There are also several American “customs” that I am trying to teach Asher, and he has been quick to pick up on them. He loves to show off how he can hold a fork the “American” way or how he is learning to put a napkin in his lap. I am trying to teach him the concept of germs, but this might be a harder lesson! He loves to touch and interact with everything, thus my missing telephone cord and power bar. This “Don’t touch that; it can have gems” is a hard lesson for him to learn and one that Renee thinks I should just give up trying to teach at this time. We’ll see how he does over the next few weeks. The major learning curve, though, is Asher’s desire to run off. At Amani the kids are free to walk around and play because the grounds are secure; therefore, Asher is free to go to the bathroom or to go outside and play. As a result, there have many times that he just wanders off without making a sound. This is definitely something I am going to have to work on!

All in all, we are adjusting to our new life quite well. I am so thankful for Auntie Renee, Auntie Suzanne, and Uncle Mike. None of us anticipated all that this trip was going to unfold, but prayerfully God is using it all to refine us. I have seen Jesus in Mike and Suzanne as they have humbly followed where God has led them. Please continue to pray for little Josie’s healing, for God to continue to anoint Mike and Suzanne with discernment, strength, and peace, and for our court date on Sept. 28. It would be wonderful to get our verbal ruling then and nothing short of a miracle to get the written ruling as well. Your prayers are felt, appreciated, and very much needed. Through all of this, we just want to see Jesus lifted up for His glory and our greater good.

Thursday, September 17, 2009

Court Day

As many of you read the Mayernicks’ blog, you understand just what those details that I mentioned in the last blog are all about. If not, let me share with you the heartbreaking two days that we have had.

When we were in Kampala for our court date, we asked if we could go ahead and have a TB test done on Josie and Asher since there is a new U.S. law requiring this test. While we were there, the nurse decided to take blood to test for aids as well. Much to our shock, Josie tested positive. It was one of those rare moments when one’s entire world changes in the blink of an eye. I know that the Mayernicks’ world will never be the same. My heart is breaking for this dear family of God as they struggle with the decisions that they have in front of them.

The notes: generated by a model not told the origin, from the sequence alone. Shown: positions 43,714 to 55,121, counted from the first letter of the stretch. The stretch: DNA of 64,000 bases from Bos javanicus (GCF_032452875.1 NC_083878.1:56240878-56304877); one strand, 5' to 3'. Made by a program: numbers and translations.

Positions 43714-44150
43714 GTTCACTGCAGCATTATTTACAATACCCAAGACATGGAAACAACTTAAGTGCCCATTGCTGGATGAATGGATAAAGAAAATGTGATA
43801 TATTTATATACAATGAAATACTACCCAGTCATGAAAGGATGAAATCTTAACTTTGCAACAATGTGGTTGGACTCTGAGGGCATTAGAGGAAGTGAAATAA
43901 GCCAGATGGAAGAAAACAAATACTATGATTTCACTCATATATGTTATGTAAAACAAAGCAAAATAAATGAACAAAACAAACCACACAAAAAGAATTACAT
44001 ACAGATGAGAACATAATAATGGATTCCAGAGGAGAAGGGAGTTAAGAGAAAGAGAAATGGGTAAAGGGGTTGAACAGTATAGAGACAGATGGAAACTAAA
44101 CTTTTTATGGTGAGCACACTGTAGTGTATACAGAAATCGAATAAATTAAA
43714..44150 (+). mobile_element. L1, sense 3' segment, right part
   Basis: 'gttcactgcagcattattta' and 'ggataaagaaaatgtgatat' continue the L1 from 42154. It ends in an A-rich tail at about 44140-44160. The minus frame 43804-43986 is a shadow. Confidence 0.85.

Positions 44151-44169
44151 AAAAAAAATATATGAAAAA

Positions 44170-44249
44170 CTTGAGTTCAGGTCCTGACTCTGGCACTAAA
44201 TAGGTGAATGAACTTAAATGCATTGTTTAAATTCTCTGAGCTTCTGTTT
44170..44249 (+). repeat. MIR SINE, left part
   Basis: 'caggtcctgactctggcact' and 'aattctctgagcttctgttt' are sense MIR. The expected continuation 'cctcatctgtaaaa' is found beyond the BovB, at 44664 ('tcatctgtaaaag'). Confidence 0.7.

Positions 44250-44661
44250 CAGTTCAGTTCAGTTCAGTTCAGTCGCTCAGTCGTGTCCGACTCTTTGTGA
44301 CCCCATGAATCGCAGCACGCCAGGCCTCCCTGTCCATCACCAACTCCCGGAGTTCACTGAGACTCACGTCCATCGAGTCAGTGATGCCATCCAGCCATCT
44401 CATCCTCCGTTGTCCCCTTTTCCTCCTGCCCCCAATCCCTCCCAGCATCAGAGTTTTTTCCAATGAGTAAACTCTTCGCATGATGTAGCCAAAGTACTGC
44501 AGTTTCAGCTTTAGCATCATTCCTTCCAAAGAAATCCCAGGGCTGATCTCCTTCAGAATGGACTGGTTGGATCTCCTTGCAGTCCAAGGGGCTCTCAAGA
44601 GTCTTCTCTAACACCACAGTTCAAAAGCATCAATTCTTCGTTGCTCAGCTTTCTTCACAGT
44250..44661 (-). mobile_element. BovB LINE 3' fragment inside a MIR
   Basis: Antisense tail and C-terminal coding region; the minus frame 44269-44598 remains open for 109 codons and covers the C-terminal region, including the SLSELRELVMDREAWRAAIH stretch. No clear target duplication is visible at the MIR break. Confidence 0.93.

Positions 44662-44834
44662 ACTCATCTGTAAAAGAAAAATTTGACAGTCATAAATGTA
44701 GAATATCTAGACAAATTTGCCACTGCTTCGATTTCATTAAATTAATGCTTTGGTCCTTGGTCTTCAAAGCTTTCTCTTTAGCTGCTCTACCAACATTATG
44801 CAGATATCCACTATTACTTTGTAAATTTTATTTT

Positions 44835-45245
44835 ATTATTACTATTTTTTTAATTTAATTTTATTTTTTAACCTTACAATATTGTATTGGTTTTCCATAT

As we were mourning and weeping, Asher could not help but know that something was not the same. He began to withdraw a little, and it took some time (and a “sweetie,” or sucker) for him to come “back” to me. By the time we got home and got ready for bed, however, he was back to his giggly and roly-poly self. (Side note: Asher loves to brush his teeth and organize his belongings…he will be great for Owen!)

Today we went in to town and looked around. We visited with Auntie Katie and even hooked back up with Mike and Suzanne at the Source CafĂ© for a little while. When we went to visit Amani, we decided it was best that Asher stay at Amani until we “passed” court. Leaving him there was one of the hardest things I have ever done. He would not look at me, he pulled his shirt over his face to hide the tears, and began rocking. Compare that mental picture with the pictures I posted on facebook. I know that if there is a chance that this process will take longer than expected and I have to go home without him, it is the best thing for him to stay at Amani. However, it doesn’t make it any easier. It hurts to the deepest parts of my heart.